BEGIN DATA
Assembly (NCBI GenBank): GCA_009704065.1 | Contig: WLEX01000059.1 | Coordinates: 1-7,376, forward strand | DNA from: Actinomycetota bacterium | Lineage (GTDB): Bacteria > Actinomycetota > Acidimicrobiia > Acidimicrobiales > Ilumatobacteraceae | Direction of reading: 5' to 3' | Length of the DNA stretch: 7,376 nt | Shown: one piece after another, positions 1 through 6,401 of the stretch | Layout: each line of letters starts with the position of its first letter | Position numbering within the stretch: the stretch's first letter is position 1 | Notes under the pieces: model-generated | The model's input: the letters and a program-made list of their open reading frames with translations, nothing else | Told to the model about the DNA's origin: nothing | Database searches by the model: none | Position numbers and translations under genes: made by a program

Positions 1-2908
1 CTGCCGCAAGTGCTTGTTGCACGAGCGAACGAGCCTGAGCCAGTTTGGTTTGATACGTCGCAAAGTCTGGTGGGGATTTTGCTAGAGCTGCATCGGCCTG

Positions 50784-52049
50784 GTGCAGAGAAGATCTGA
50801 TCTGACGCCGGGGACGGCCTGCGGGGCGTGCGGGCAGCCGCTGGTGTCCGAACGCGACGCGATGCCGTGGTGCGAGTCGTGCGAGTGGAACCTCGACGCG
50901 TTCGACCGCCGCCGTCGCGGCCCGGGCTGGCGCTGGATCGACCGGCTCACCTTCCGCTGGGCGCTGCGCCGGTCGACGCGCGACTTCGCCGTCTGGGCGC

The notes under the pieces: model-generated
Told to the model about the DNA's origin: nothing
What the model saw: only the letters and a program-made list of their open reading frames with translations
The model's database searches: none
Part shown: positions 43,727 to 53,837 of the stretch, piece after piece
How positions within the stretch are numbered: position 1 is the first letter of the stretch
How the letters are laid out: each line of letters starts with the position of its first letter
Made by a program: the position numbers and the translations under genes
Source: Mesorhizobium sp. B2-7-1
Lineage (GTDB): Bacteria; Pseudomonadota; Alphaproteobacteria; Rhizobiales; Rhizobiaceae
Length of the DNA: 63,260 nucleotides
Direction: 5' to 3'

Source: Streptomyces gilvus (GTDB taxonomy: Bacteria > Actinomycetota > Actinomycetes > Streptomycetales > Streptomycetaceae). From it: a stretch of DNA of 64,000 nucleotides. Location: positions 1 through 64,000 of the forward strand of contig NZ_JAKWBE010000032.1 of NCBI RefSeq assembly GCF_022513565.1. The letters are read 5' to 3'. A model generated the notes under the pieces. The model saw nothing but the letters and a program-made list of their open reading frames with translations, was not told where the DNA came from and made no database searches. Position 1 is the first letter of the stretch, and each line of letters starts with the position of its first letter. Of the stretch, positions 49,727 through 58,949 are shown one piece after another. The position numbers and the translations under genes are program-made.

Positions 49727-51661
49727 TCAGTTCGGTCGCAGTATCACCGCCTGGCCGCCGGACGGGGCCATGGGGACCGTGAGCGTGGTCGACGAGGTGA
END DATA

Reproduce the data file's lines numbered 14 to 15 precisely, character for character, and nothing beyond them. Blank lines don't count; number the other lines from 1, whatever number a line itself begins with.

How the letters are laid out: each line of letters starts with the position of its first letter
Made by a program: the position numbers and the translations under genes